Are you among the majority of clinical leaders who knows how important culture is for achieving best in class patient outcomes, but you aren’t doing anything about it?
Many of the leaders I encounter know that culture is the most influential factor driving their staff and provider behavior, yet few are actively working on it due to its perceived difficulty.
Contrary to popular belief, culture change doesn’t have to be a hard all-consuming initiative. Small steps can be taken each day that over time will result in a noticeably improved and highly effective culture.
What is Clinical Unit Culture Anyway?
Clinical unit culture is the system of values, beliefs, and behaviors shared by the people who work in it and it shapes how the work gets done. Having a thriving culture has both tangible and intangible benefits, including improved patient experience and outcomes and higher levels of worker joy and engagement.
A study that underscores the importance of culture is the Deloitte Center for Health Solutions’ report on the value of patient experience and how hospitals with better patient-reported experience perform better financially. Among the factors contributing to boosting patient experience was a highly engaged staff. Likewise, a Deloitte Insights article on the impact of culture on business reported that more than four-fifths of the CEOs and HR leaders they surveyed now recognize that it is culture that drives people’s behavior, innovation, and customer service.
Is This Something My Clinical Unit Can Achieve?
Given the importance of culture – as well as the idea of shared values and practices by the entire clinical unit workforce – it may seem daunting. Where do you even start?
The good news is that you most likely already have some aspects of a great culture in place in your unit. The list below is a quick way to determine where your strong points are and where you could make improvements. Rate your clinical unit’s culture by assigning a 1, 2, or 3 next to each element according to the following scale: a 1 (doesn’t exist), 2 (we do that sometimes), or 3 (we’re awesome at this!):
14 Signs of Great Clinical Unit Cultures
- Multidisciplinary meetings include everyone on the team impacted by the decisions that are made in them, including unit clerks and housekeepers.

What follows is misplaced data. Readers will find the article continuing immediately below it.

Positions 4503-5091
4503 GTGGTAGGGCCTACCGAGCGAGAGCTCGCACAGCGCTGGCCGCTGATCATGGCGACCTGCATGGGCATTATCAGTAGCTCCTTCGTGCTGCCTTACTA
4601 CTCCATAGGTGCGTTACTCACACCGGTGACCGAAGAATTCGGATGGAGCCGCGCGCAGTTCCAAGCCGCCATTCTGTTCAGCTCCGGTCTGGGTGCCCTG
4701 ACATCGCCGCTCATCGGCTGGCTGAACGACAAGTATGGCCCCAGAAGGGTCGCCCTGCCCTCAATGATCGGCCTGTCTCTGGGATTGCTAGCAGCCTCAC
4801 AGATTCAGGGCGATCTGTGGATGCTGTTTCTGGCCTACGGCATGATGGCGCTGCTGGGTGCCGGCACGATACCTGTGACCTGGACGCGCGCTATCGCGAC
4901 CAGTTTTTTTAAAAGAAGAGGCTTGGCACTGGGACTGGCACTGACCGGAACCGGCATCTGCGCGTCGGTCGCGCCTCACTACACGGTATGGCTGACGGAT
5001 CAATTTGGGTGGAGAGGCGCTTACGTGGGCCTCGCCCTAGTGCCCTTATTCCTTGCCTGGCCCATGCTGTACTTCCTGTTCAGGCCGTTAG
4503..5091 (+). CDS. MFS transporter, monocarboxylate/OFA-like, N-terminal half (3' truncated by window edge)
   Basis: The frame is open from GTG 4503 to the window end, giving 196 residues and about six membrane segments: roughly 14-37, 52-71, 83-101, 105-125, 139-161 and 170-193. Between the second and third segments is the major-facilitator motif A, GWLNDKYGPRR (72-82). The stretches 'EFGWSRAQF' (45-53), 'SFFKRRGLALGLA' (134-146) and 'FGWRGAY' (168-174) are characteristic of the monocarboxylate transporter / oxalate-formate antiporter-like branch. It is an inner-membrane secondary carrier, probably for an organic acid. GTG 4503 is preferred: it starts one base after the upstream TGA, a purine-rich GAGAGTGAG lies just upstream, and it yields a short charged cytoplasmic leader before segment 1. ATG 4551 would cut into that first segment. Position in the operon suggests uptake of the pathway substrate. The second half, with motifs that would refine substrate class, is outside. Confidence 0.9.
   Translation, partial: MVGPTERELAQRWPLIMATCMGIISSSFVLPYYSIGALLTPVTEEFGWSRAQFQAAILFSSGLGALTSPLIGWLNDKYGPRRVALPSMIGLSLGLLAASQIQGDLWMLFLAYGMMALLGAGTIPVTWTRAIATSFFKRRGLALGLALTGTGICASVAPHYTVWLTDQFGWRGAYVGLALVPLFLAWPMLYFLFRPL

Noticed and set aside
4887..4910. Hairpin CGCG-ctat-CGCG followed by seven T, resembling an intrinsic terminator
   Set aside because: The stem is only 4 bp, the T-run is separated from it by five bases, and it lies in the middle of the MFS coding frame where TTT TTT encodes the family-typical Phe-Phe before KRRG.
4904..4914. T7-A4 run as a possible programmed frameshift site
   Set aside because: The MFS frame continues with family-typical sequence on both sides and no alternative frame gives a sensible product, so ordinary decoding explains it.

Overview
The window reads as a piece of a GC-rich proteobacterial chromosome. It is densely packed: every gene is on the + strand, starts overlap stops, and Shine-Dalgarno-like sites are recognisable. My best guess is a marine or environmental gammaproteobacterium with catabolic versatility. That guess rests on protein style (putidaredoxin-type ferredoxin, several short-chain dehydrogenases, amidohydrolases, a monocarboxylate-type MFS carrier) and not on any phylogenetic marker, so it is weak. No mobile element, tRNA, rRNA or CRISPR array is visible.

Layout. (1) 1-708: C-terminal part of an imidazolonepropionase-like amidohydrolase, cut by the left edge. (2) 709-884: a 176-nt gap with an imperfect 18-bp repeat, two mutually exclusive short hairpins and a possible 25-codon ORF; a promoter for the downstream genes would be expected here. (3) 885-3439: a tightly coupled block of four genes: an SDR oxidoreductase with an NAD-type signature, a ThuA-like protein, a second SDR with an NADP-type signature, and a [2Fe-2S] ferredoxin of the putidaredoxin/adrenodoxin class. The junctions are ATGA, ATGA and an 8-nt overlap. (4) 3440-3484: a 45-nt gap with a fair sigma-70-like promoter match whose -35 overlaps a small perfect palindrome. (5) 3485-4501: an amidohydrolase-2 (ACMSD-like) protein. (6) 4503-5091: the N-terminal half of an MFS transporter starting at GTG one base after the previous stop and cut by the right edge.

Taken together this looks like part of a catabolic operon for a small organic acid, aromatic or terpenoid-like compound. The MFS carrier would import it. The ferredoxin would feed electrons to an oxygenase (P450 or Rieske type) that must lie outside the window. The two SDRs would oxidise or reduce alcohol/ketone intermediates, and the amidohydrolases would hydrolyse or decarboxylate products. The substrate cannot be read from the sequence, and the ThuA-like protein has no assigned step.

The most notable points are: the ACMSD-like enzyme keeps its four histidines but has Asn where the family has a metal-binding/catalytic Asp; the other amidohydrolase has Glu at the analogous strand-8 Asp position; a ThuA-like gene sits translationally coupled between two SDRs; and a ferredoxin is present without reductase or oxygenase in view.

- Influence is determined by one’s character and knowledge of the subject matter, not placement in the status hierarchy.
- When someone makes a mistake, others flock to the person to offer support.
- Managers have open doors and make it a point to spend time “hanging out” with their staff.
- There are many informal leaders.
- People have close ties to their colleagues.
- Respectful disagreement is encouraged.
- Leaders talk openly about their failures.
- People frown upon discrediting others behind their backs.
- People ask each other for help.
- Medical and Nursing/Administrative clinical leaders have strong partnerships and shared responsibility for the performance of their units.
- Front line workers are taught how to address conflict effectively at the point of conflict rather than elevating to management.
- Individual contributions are regularly showcased in public forums.
- Individual and team development is valued and resources are put toward it.
If you are like most clinical leaders who are starting their journeys towards making improvements in their unit’s culture, you probably have a few 1’s, lots of 2’s, but not too many 3’s. If this is the case you may be experiencing some doubts that things could change. The truth is, they can change and it doesn’t have to take a lot of effort.
Visualizing Cultural Change
In keeping with the adage “energy flows where attention goes” to create something new and different in our lives, we need to keep our focus on what it is that we want.
In the context of workplace culture, this means that you and your team need to create a crystal clear vision of the kind of culture you want and then keep that vision front and center every day. To help you do that follow these steps:
6 Steps to Your Desired Culture
- Share the 14 signs of great clinical unit cultures with your team.
- Discuss which of the signs are present in your environment and which ones aren’t.
- Decide which sign you want to cultivate in your unit.
- Discuss actions everyone can take to move toward that goal.
- Visit the action plan regularly to see how you are progressing. Iterate if necessary.
- Once you’ve achieved your goal and that sign is now apparent, move to another one.
Great leaders cultivate and manage their unit cultures because they know it is the vehicle for providing optimal patient care and positive worker experiences. All it takes is a clear vision and small steps each day and before you know it you and your team will be reaping the grand rewards..
Kaplan, M., Dollar, B., Melian, V., Van Durme, Y., & Wong, J. (2016). Shape culture. Drive strategy. In Global Human Capital Trends 2016. The new organization: Different by design (Section 4). Retrieved from https://www2.deloitte.com/insights/us/en/focus/human-capital-trends/2016/impact-of-culture-on-business-strategy.html
Betts, D., Balan-Cohen, A., Shukla, M., & Kumar, N. (2016). The value of patient experience. Hospitals with better patient-reported experience perform better financially. Retrieved from https://www2.deloitte.com/content/dam/Deloitte/us/Documents/life-sciences-health-care/us-dchs-the-value-of-patient-experience.pdf